“I Prefer To Read On Paper” Confesses Google’s Aussie MD Maile Carnegie

“I Prefer To Read On Paper” Confesses Google’s Aussie MD Maile Carnegie

Continuing B&T’s Women in Media series, today we stop by for a chat with Google’s managing director of Australia and New Zealand, Maile Carnegie.

Niki Waldegrave
Posted by Niki Waldegrave

What’s your back story in a nutshell (the non-LinkedIn one?)
I grew up in North Epping (in Sydney). I wasn’t spectacular at any one thing. At school I was always torn between creative subjects and analytical ones. My big break was landing a job with Procter & Gamble. I realised I loved solving problems – and that most problems need both creativity and analysis. I’ve just kept on doing that ever since.

If you weren’t doing this particular job, what would you be doing?
I think I would probably be in a start-up. Part of me is impatient, and there’s a pace and a focus in start-ups, born of economic necessity, that appeals. Start-ups are critical to Australia’s future prosperity. They have a disregard for the impossible that is hard not to love.

What are your passions, both in work and outside of it?
I have a deep-seated affection for Australia. I love this place. My passion is helping make sure we are doing what’s needed to create a better society and secure our prosperity for the next generation. Which includes my kids. Outside work I’m a full-time working mother with two boys so this keeps me busy. Beyond being a taxi to my kids, I try to help them learn the skills I think they’ll need and make it seem like fun. We recently got a 3D printer at home. My boys and I tried to print a dragon using it. It wasn’t very successful. There were lots of fiddly bits. And the head fell off.

How do you define leadership?
I hate answering that question! At its heart, leadership remains simple – creating a vision, getting people excited and removing roadblocks. What’s more interesting to me are leadership behaviours – these change over time. A great leader today behaves differently to one of fifty years ago and even one of fifteen years ago.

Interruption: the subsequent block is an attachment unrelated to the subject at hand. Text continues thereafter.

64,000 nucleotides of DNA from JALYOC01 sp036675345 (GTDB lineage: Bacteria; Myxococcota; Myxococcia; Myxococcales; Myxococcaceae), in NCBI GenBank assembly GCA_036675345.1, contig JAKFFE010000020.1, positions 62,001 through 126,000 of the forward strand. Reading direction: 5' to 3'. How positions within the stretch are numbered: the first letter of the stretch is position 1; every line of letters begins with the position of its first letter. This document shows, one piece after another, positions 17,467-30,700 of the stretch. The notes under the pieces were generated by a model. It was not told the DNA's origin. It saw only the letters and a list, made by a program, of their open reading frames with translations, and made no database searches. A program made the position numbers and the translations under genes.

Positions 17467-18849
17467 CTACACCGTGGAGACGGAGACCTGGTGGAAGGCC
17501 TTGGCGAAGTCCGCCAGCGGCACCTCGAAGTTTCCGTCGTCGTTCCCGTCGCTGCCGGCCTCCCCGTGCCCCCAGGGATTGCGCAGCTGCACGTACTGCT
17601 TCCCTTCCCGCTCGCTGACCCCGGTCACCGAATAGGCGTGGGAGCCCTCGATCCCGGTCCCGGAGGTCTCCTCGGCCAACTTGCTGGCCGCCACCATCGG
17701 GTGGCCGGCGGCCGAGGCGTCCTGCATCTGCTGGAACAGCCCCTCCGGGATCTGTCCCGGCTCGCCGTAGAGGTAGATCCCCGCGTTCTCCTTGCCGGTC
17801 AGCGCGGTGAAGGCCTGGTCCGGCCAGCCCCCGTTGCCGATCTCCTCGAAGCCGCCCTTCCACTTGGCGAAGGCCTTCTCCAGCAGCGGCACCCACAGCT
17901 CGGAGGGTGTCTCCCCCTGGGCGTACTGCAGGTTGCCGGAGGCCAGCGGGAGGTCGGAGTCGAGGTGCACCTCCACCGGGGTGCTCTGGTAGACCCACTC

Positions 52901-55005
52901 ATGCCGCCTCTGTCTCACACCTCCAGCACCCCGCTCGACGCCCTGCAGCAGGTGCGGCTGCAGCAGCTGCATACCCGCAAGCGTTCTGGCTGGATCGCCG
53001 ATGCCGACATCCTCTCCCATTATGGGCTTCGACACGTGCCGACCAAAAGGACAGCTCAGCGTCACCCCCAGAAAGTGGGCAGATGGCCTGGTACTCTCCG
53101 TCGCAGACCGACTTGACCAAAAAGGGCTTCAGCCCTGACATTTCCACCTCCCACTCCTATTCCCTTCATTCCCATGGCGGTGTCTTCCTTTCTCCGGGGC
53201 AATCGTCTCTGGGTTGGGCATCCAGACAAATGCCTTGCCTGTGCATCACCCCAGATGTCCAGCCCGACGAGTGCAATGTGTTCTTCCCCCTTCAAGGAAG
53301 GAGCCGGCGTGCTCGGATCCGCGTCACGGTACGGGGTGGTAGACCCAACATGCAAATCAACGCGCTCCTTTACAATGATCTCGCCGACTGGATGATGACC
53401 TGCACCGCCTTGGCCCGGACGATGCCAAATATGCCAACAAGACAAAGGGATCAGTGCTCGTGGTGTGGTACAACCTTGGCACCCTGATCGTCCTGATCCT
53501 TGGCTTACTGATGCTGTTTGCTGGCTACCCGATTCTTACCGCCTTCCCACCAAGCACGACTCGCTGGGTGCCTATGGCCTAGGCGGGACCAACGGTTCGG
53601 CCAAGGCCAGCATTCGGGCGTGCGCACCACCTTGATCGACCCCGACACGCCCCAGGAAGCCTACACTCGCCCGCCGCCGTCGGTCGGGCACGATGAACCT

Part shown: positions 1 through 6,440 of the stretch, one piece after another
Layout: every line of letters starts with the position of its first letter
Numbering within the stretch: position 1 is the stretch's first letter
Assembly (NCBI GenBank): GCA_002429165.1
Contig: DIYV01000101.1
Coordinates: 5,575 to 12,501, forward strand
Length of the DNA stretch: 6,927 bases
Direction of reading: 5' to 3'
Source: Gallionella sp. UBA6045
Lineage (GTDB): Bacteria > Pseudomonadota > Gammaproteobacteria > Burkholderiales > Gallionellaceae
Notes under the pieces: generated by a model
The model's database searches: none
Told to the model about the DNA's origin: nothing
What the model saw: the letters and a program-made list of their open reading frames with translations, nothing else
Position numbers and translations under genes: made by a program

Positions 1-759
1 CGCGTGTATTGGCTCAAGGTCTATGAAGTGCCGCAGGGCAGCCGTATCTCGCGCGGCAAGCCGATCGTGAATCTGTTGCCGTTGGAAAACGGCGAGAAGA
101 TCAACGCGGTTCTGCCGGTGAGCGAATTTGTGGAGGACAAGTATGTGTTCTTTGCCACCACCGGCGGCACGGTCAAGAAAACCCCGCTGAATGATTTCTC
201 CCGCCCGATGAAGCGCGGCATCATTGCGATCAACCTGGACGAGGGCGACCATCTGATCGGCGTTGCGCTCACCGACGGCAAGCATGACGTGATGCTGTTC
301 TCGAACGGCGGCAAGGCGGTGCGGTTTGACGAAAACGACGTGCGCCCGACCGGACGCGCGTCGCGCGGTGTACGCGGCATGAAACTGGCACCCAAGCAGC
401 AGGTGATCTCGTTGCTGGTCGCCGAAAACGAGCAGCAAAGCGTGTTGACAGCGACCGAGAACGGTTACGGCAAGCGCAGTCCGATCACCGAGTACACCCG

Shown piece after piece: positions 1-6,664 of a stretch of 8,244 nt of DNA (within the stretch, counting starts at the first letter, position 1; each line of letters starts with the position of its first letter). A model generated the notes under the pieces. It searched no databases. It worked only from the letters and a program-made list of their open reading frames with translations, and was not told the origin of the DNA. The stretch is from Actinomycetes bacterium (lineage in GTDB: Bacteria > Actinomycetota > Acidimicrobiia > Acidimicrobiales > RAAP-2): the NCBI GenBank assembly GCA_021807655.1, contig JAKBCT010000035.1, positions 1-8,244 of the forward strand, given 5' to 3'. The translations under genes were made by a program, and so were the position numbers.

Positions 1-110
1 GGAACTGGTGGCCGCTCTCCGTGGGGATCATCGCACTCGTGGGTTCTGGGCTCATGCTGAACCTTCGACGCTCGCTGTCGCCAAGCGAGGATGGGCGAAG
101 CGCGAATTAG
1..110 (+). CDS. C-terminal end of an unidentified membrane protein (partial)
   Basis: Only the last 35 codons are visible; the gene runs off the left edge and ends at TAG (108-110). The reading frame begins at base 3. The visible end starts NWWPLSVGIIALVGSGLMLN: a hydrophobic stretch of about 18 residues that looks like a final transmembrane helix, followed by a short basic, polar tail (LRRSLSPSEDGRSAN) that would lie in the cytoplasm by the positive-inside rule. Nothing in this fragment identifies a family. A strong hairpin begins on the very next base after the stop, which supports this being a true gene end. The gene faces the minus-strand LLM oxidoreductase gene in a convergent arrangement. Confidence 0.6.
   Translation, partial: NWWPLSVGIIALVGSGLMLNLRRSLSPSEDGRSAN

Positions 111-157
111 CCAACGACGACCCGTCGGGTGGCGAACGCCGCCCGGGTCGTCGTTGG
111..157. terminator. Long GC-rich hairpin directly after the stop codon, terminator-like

What makes you tick and go that extra mile to do what you do?
I have a productive amount of paranoia. I’m always convinced we’re about to be beaten to the chase on something. So I get up earlier. I spend a lot of time thinking about the future we will leave to our children. I want my kids to have the same standard of living and opportunities we had. That’s not guaranteed. So that’s a great motivator.

How do you get others onboard with your vision?
Hard data. And raw emotion. Google is a very data-driven company – and it should be. But ideas won’t become reality unless people really get behind them. There’s too much going on. Passion is infectious and I hope I have infected a lot of people.

What are the qualities you seek in people you want to partner with and work with?
I love working with people who can change my mind. Being fun goes a long way too. People with a sense of humour are an undervalued asset at work. They make long days short.

What five words would your staff use to describe you?
Force of Nature. There, you’ve got two words spare.

What’s the best thing about working in the industry?
Marketing has this incredible diversity to it. Some of the most creative and imaginative minds on the planet, through to some of the most fiercely analytical. Any industry that has people in suits working alongside people in t-shirts is pretty diverse. I love it.

What advice would you give a female graduate or a newbie contemplating in the media/advertising/marketing industry?
Your career is incredibly long. Think about managing a fifty year career, not just one, two or five year chunks. And if you have kids, when the wild years of raising young children inevitably pass, make sure you have given yourself enough interests and options, including in your career, that you still feel your full self.

What’s your ultimate career goal?
I think less about an ultimate role than impact. I want to look back and feel that – in some way or another – I contributed to the country that Australia becomes. Whether it’s helping small businesses embrace new opportunities, assisting the CSIRO commercialise Australian innovations, or getting more Aussie kids to study STEM. Though some days, I would settle for being able to successfully 3D print a dragon.

Who’s your industry hero?
Jack Manning-Bancroft (founder of the Australian Indigenous Mentoring Experience) has done incredible things. He’s unstoppable. I am continually inspired by what he has managed to achieve with AIME. If you don’t know it, go Google it. A true Australian hero.

Tell us something surprising we don’t know about you?
It’s not fashionable for a Googler to say, but I hate reading on screens. Give me paper any day.